Is the promise of the experience, and the prospect for enjoyment measurable? And if so, how do you measure this? What’s a fantastic evening with friends sharing a remarkable and memorable whisky worth? I’d argue that these experiences and moments cannot have a dollar sign attached to them. They’re priceless. They have a personal, not a monetary, worth.

Ask yourself – at every possible opportunity – what’s opening a bottle worth to you?

If you've purchased a bottle for drinking - be prepared to take that deep breath, muster up the courage and crack the seal. "Tis better to have loved and lost than never to have loved at all."

I’ve had my bottle of Glenglassaugh 30 year old for some time. There’s been a range of releases of this tear-drop shaped old-timer, produced when Billy Walker was at the helm of the distillery, alongside Benriach and Glendronach. Originally released in 2013 and composed of an unknown number of oloroso sherry casks, the bottling has been reissued five times to-date with the ABV being lowering from 44.8% down to 42% for the more recent releases – the last of which was in 2019.

My review bottle is the 2015 edition - bottle number 5,008, so this gives you an idea of the number that available. ‘Limited’ only in the modern sense of the word and acquited at the price point of, from memory, around £140. Last night two bottles sold on SWA for £280 plus fees – which in the grand scheme of 30 year old whisky is substantially lower than the prices you'll need to pay for many of the better known brands.

Nose: Exquisitely rich and packed full of expressive, aromatic wood. Mirror-sheened antique flooring, glossy mahogany tables, and well-polished wood panelling. Fruits are forward and sherry-influenced – rum soaked raisins, sultanas, raspberry and plum cordials with tropical asides of mango slices, flambe pineapple and orange juice. Old tobacco lurks in the background – spent from a well-worn pipe and joined by herbal teas and dried earthiness. In little surprise given the age statement, resting is beneficial – a similar composition overall, but with additional richness from dark chocolate, figs, dates and liquorice. The addition of water offers an array of malt-led aromas – popcorn, toast and amaretto biscuits.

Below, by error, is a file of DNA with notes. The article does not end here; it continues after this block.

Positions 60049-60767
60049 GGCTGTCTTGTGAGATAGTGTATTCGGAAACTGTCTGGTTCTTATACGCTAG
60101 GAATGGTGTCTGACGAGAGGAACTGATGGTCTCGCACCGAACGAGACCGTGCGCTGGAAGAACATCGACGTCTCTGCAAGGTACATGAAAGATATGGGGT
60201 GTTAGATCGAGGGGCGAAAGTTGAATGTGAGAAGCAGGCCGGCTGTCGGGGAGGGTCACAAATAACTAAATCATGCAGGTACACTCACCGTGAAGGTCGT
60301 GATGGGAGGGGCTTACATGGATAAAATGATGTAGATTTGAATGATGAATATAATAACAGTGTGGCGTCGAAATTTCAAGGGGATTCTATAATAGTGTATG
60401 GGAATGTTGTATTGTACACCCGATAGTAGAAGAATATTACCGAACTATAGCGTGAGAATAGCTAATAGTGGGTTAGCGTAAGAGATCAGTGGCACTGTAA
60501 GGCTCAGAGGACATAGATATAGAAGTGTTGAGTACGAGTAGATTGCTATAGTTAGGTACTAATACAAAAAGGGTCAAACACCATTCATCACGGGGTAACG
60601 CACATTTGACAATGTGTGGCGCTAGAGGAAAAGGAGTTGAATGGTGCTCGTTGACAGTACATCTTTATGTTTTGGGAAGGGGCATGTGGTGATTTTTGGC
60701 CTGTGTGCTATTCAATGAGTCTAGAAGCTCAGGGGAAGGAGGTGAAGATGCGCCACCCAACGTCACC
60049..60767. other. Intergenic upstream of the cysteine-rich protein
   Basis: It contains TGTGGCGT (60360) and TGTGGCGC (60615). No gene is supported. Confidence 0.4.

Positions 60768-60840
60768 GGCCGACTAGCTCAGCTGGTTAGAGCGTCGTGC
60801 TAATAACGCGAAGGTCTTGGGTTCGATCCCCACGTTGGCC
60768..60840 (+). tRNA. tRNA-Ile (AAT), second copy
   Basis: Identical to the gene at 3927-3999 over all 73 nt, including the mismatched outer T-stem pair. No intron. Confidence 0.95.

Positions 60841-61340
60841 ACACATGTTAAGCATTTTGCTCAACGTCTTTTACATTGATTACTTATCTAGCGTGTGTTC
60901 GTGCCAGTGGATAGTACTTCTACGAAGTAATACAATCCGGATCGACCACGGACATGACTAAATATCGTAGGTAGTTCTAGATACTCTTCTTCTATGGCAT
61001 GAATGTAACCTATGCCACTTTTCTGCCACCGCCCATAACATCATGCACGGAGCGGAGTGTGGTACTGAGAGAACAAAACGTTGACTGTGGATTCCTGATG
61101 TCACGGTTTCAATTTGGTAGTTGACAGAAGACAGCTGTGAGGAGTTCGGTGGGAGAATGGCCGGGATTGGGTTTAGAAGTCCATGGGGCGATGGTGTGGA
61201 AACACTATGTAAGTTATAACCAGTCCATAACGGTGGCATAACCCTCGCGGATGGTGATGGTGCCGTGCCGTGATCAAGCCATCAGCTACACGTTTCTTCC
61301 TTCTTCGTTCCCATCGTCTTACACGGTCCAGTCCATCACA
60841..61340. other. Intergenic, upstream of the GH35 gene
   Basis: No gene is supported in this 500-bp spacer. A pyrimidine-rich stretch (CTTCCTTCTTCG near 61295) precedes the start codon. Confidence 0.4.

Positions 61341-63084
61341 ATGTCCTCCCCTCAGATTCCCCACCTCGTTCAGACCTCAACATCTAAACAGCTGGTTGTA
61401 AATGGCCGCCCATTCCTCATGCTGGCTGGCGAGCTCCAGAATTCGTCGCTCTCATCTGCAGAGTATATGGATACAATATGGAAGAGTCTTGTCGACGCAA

Taste: Sumptuously textured with an arrival all on oils, waxes and balms. Orange peels and zest come screaming out of the gate alongside cinnamon sticks, stem ginger and an array of tropical fruit salad flavours – syrupy mango, guava and pineapple. Aged oak runs throughout – dusty bookcases, leatherette, coffee grounds and chocolate shavings and brings with it a wonderfully progressive dryness. Reduction retains the weight of the distillate – indeed, despite the 44.8% ABV, there’s a surprisingly amount of elasticity here. Lamp oils and greases alongside juicy fruits, black tea, dunnage floors, drinking chocolate and soured oakiness.

Finish: Fairly long with dry oak intermingled with residue tropical juices, fading polish and a scatting of mint leaves.

Glenglassaugh 30 year old offers a highly elegant combination of defined and expressive fruitiness alongside refined, polished high quality oak. It possesses the type of profile that one would expect and demand from a whisky of its age. But its most remarkable characteristic is its extraordinary texture – which is retained even when dilute – a consistent and tremendous sense of structure and weight. I try to walk the talk when it comes to opening my bottles - I’d earmarked this for opening for a special occasion – and in every aspect it proved to be time well spent.

Score: 92/100